I had a wonderful English teacher at Scranton Central High School. Her name was Muriel Stromberg and she had a Mamie Eisenhower haircut.
I realized as I was writing this that probably no one reading this column would have any idea what a Mamie Eisenhower haircut was, so I’ve provided a photo.
I don’t remember a lot about Mrs. Stromberg’s class except for her hairdo and a ritual she had as a teacher. Every morning she entered the classroom and wrote this sentence on the blackboard:
“The biggest enemy of the Best is the Good ‘Nuff.”
I have cursed that woman many times in my life because that sentence has caused me time and anguish over whether some project or another was “good enuff” or really the best I could do.
When is Good Enough Enough?
My old teacher’s phrase came to mind as I reread a series of articles posted on HHTM last year by Brian Taylor where he discusses whether we are entering the era of the “good enough hearing aid” and if so, whether this “just good enough market” represents disaster or opportunity for the audiology profession. After all, he states, “The commoditization of amplification technology does not mean the sky is falling for the profession.”
While it may be true that we sometimes overdramatize the effects that potential disruptive change might have on our profession, it is not the commoditization of amplification technology that is worrisome – it’s the commoditization of audiology services that keeps me up nights.
The Only Thing We Have to Fear is…..
I don’t think we need to be afraid of PSAPS or consumers looking for “good enough” technology solutions to the communication problems caused by their hearing loss. Good enough does not have to mean mediocre – it means understanding what technology your patients really need the most and focusing on providing that technology more economically.
Good enough devices are one thing, but “good enough” audiology practice is never enough.
If we practice patient-centered, evidence based audiology, our evaluation will have identified and diagnosed the problem, identified the issues most important to the consumer, and provided the consumer with the amplification options available to improve communication. The options could include PSAPS or non-wearable amplification devices, or no device at all – as long as best practice methods are used to arrive at our recommendations and to verify/validate whatever we recommend.
What we do need to fear is the notion that any of these devices can dance by themselves and that our services are not a critical part of hearing healthcare. We also need to greatly increase the number of audiologists who understand the value of evidence based best practices in the delivery of hearing health services and use them as a matter of course. We cannot differentiate ourselves from other providers unless we practice our profession.
Only the Best Will Do
So, in honor of Mrs. Stromberg’s call for only our “best”, here are suggestions about what must be ensured.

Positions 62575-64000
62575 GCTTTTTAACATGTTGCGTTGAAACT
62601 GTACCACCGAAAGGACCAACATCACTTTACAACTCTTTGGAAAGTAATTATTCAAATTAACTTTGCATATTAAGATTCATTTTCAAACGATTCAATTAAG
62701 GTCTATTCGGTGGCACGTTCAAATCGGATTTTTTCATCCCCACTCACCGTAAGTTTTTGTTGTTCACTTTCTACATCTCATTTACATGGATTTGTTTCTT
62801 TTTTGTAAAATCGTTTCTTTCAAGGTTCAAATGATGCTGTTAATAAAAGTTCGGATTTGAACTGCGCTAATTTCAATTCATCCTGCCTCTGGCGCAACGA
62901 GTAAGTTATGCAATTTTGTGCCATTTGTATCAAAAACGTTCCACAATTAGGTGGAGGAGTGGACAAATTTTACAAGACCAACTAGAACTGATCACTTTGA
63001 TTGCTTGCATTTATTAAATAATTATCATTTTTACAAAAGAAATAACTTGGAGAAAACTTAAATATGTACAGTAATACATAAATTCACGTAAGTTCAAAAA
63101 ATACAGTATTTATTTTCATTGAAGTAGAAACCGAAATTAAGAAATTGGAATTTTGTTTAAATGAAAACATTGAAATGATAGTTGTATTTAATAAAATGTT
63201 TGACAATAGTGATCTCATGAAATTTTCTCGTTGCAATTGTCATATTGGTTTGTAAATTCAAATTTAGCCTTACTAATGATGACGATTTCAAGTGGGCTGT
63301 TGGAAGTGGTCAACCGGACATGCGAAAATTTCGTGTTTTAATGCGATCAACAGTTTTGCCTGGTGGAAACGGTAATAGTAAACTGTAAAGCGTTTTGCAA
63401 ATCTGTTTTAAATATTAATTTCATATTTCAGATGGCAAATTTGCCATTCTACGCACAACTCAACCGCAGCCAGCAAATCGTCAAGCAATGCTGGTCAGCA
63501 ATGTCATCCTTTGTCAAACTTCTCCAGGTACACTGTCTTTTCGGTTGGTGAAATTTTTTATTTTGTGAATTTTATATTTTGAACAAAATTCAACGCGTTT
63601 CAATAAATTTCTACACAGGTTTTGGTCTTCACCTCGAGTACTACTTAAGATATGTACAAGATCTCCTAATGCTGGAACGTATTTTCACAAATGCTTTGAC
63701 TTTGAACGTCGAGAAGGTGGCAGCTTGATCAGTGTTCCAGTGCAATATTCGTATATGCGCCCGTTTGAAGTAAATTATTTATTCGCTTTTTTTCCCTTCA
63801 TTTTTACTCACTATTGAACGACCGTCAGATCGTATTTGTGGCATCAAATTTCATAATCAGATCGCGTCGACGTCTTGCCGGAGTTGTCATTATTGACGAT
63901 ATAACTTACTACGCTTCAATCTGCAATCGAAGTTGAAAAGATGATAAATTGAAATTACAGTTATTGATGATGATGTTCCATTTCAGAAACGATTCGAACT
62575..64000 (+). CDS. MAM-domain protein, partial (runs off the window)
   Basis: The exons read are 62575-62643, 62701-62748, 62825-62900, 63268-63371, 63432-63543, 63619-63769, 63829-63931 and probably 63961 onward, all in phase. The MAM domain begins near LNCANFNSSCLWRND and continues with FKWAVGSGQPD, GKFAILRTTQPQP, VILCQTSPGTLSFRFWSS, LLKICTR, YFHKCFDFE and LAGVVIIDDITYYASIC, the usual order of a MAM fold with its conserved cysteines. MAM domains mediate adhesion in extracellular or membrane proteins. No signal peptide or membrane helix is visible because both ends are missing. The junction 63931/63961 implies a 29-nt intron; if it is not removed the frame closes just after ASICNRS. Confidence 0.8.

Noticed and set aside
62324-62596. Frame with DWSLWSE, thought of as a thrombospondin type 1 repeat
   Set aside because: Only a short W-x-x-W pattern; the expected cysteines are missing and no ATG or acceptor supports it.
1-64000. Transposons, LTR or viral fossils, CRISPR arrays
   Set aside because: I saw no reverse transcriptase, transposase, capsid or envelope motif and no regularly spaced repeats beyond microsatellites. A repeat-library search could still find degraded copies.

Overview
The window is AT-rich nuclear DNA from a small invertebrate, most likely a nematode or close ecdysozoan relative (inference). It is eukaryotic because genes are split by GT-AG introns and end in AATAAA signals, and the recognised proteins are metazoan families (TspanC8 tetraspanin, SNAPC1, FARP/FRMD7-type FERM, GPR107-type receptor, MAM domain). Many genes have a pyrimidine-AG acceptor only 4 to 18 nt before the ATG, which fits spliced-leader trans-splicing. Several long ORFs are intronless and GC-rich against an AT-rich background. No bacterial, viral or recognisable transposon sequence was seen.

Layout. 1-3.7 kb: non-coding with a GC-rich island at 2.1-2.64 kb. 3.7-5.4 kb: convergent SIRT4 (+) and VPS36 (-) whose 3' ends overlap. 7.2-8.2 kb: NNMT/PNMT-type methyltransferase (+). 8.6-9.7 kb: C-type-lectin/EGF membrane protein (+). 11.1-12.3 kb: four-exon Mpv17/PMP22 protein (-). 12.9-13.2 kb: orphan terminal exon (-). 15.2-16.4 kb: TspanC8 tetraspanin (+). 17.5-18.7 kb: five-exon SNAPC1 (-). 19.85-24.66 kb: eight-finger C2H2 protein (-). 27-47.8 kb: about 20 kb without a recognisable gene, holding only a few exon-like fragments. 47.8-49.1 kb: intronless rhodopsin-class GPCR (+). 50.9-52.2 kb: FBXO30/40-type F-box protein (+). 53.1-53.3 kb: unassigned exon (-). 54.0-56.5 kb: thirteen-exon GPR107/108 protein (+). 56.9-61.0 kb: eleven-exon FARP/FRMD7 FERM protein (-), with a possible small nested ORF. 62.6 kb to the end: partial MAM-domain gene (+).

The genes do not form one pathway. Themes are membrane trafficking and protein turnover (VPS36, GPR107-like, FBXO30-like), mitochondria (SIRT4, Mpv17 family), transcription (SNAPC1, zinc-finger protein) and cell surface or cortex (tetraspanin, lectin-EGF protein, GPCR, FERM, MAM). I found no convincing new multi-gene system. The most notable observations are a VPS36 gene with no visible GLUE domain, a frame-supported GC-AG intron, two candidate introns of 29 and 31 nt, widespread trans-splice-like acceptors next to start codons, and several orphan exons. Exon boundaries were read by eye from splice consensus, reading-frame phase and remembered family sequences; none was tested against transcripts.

- Our training and education accreditation standards must include a thorough grounding in evidence based best practices;
- Our Code of Ethics must clearly indicate our professional responsibility to use best practices in all settings;
- Audiologists in all practice settings must differentiate themselves by using best practices;
- Audiologists in all practice settings must delineate and assign monetary value to the services they provide, and communicate those values to consumers. We cannot continue to hide the value of our services in product based price structures. I do not see this as a bundled vs. unbundled argument. In fact, I think it is essential to bundle audiology services and amplification products into a cohesive package that is based on patient needs. But each service needs a value and the efficacy of those services must be conveyed to consumers and third party payers.
- Our professional organizations must lead organized efforts to delineate the value of audiology services to legislative and regulatory policy makers. How can we put our membership dollars into a greatly expanded effort to do this? What if we stopped paying for unnecessary certificates and instead created a fund to develop a focused campaign to educate policy makers. The fund would have millions of dollars – think what we might accomplish as a profession!
- Finally, I think the voices of the legions of consumers who do recognize the importance and benefit of audiology services have not been heard, and I think we should develop a way to convey those powerful voices to policy makers.
Angela Loavenbruck, aka The Crabby Audiologist, has been in private practice since 1975. She has served as president of both the New York State Speech & Hearing Association and the American Academy of Audiology. She was awarded the Joel Wernicke Award by the Academy of Dispensing Audiology for her work on behalf of the AuD. Angela has been Associate Professor at Teachers College, Columbia University and has spoken widely about ethics, private practice and accreditation standards. She and her husband recently celebrated their 50th wedding anniversary and have three children and three wonderful grandchildren. Angela is also renowned for her Italian cooking and award-winning blueberry pie.